The rest of the bullpen was an ever-changing patchwork, as minor league relief corps tend to be. Neil Ramirez pitched ably in his 16 games aside from the 18 he appeared in with three big league teams. The same could be said for former Brewers mainstay Brandon Kintzler, who went 4-1 with a 3.52 ERA in 15.1 innings spread over 10 games before doing even better in 54 games with Minnesota. Pat Light and Edward Mujica also did very well in six games apiece, but Light was thoroughly rocked in his brief action with the Red Sox and Twins in 2016, his first taste of major league action. Mujica, on the other hand, failed to appear in a major league game for the first season since 2005. The 2013 National League All-Star spent the whole season in AAA, also pitching for the Phillies' and Royals' top affiliates.

Other big leaguers who made brief cameos in the city George Eastman put on the map include Taylor Rogers, Trevor May, and Kyle Gibson. Up-and-comers Alan Busenitz and Jake Reed made it up to AAA for the first time in 2016. Busenitz showed potential after being acquired midseason from the Angels, but Reed seems to have more upside. After posting a 1.69 ERA with an uncharacteristically low 6.8 K-rate in the very small sample size of 10.2 innings in nine games, he'll likely be a familiar presence at Frontier Field in 2017, and could very well get Target Field's dirt on his spikes before the season is said and done.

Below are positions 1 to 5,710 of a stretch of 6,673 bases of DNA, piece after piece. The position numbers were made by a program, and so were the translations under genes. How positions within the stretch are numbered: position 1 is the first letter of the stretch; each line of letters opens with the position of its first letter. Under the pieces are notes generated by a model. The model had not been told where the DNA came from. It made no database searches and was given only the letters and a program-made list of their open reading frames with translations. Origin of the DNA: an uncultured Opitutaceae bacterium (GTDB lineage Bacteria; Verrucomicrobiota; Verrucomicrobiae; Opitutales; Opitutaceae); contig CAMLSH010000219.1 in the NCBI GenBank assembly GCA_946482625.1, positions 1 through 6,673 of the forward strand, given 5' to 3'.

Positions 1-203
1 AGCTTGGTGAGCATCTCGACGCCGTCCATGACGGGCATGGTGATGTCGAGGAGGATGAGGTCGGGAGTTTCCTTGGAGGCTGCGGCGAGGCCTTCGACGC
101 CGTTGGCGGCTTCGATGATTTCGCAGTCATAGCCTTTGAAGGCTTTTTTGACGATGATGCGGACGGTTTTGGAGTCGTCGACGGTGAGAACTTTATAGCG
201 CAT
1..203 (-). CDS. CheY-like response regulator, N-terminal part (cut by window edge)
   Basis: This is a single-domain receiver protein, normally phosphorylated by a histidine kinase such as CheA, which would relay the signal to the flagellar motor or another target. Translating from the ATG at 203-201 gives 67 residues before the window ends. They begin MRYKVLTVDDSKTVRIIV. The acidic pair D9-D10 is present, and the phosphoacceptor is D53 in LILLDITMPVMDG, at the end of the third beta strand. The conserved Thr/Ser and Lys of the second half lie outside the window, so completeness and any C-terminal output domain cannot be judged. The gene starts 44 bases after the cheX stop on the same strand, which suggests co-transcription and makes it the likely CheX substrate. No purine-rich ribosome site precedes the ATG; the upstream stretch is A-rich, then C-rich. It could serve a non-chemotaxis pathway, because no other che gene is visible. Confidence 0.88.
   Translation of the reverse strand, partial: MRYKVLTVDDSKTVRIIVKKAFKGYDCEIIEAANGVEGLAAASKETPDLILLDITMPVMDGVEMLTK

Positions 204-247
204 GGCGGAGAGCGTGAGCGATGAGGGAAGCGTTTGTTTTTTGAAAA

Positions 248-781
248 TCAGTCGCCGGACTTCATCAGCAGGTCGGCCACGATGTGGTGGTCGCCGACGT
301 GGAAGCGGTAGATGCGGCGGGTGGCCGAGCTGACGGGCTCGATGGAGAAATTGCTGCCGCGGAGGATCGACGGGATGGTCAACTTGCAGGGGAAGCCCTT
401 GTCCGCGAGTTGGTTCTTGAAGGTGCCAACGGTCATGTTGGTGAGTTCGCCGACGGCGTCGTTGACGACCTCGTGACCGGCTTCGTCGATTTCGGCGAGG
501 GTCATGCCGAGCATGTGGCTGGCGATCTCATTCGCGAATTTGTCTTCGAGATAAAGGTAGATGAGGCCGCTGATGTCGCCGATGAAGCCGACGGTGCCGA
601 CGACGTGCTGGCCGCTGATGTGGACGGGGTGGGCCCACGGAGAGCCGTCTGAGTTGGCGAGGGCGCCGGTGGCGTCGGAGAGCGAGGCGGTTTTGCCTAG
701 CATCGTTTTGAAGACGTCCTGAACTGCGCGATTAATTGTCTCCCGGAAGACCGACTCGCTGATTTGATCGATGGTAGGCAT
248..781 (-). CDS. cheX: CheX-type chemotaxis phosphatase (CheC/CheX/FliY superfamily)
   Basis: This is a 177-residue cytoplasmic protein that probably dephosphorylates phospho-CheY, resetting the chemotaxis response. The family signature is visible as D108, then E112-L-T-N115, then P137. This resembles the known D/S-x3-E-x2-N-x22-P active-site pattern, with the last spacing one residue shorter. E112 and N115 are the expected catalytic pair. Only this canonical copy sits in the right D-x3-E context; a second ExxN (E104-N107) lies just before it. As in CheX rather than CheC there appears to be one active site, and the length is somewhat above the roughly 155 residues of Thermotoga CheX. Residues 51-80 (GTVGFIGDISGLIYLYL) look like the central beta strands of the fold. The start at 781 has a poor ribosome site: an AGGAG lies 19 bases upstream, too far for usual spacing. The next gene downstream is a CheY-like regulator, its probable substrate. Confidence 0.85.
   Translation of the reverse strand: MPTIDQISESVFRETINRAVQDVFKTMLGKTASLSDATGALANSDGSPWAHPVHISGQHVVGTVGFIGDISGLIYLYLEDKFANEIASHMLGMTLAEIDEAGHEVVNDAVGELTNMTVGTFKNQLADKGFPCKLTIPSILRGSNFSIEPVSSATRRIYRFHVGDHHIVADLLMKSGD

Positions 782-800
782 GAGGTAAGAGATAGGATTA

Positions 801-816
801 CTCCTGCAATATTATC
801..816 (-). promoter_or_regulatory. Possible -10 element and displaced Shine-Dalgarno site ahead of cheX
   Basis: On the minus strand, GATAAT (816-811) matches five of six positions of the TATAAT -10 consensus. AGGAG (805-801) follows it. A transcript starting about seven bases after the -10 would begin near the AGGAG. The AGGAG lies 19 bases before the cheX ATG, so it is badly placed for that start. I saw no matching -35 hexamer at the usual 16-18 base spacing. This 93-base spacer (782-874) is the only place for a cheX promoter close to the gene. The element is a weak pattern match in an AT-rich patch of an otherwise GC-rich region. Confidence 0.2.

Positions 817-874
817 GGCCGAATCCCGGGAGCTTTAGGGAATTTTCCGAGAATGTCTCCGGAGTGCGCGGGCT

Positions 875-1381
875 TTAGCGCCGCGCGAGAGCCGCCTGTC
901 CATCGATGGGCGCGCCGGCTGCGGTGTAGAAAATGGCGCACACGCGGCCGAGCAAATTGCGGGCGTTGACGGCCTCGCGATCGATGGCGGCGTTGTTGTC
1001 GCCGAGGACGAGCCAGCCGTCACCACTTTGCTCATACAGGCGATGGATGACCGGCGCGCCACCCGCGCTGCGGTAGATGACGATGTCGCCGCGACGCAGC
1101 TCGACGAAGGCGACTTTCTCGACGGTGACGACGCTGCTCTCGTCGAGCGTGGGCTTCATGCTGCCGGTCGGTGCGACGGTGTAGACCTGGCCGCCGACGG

While it was disappointing that they missed the postseason despite their remarkable record, the Red Wings' 2016 was a fun and promising season for Rochester residents and Twins fans alike. It's looking like 2017 could be another step forward, but that's a topic for another day.